Acts 5:8
And Peter answered to her, Tell me whether you sold the land for so much? And she said, Yes, for so much.
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(8) And Peter answered unto her.—The word does not necessarily imply a previous questioning, but it is probable enough that she came to inquire why her husband had not returned home; perhaps, expecting to find him high in honour. The question asked by Peter gave her an opening for repentance. It had been in her power to save her husband by a word of warning protest. It was now in her power to clear her own conscience by confession. She misses the one opportunity as she had misused the other. The lie which they had agreed upon comes glibly from her lips, and the irrevocable word is spoken.

5:1-11 The sin of Ananias and Sapphira was, that they were ambitious of being thought eminent disciples, when they were not true disciples. Hypocrites may deny themselves, may forego their worldly advantage in one instance, with a prospect of finding their account in something else. They were covetous of the wealth of the world, and distrustful of God and his providence. They thought they might serve both God and mammon. They thought to deceive the apostles. The Spirit of God in Peter discerned the principle of unbelief reigning in the heart of Ananias. But whatever Satan might suggest, he could not have filled the heart of Ananias with this wickedness had he not been consenting. The falsehood was an attempt to deceive the Spirit of truth, who so manifestly spoke and acted by the apostles. The crime of Ananias was not his retaining part of the price of the land; he might have kept it all, had he pleased; but his endeavouring to impose upon the apostles with an awful lie, from a desire to make a vain show, joined with covetousness. But if we think to put a cheat upon God, we shall put a fatal cheat upon our own souls. How sad to see those relations who should quicken one another to that which is good, hardening one another in that which is evil! And this punishment was in reality mercy to vast numbers. It would cause strict self-examination, prayer, and dread of hypocrisy, covetousness, and vain-glory, and it should still do so. It would prevent the increase of false professors. Let us learn hence how hateful falsehood is to the God of truth, and not only shun a direct lie, but all advantages from the use of doubtful expressions, and double meaning in our speech.For so much - That is, for the sum which Ananias had presented. This was true, that this sum had been received for it; but it was also true that a larger sum had been received. It is as really a falsehood to deceive in this manner, as it would have been to have affirmed that they received much "more" than they actually did for the land. Falsehood consists in making an erroneous representation of a thing in any way for the purpose of deceiving. And "this" species is much more common than an open and bold lie, affirming what is in no sense true. 7-11. Tell me whether ye sold the land for so much—naming the sum. Peter answered; an ordinary Hebraism, by which one that speaketh first is said an answer, if it be tending towards my discourse especially.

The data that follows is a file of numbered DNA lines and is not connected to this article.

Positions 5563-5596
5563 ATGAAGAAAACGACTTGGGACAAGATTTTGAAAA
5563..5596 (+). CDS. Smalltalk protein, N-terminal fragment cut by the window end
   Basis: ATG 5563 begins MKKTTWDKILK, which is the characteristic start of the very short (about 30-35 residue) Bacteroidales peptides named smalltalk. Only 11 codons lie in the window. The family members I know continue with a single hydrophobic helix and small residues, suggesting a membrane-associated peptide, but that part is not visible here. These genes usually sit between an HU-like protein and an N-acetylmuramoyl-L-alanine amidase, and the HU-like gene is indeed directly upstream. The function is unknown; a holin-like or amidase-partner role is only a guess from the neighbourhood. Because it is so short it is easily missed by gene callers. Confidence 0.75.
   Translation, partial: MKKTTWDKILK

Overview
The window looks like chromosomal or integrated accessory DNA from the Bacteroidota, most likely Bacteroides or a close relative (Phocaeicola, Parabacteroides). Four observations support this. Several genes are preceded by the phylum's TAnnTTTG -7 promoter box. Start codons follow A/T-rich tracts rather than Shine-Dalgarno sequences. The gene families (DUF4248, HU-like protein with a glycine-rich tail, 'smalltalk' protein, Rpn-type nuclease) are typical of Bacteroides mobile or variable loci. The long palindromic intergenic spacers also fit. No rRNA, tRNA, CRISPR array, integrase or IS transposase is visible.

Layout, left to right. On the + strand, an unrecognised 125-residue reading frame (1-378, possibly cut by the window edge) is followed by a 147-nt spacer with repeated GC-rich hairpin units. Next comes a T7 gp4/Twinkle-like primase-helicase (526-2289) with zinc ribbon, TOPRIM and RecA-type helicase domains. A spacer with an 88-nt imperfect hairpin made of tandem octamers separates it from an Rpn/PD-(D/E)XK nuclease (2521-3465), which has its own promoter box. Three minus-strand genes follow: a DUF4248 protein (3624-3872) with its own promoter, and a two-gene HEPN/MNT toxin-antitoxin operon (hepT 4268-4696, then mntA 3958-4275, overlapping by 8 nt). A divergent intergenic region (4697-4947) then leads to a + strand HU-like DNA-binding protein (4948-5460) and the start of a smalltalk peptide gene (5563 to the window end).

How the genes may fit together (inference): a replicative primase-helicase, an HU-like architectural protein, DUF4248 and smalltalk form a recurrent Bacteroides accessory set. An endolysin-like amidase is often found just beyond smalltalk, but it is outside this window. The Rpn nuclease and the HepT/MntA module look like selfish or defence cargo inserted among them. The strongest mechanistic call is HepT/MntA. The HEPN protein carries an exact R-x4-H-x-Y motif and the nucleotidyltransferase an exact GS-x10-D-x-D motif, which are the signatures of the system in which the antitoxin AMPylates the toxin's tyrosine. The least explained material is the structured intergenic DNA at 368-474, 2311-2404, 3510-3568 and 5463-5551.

For so much; the certain price is not mentioned, as not being necessary to the intent of the Holy Ghost in this narrative; but be it more or less, it was the same which her husband had said the land was sold for.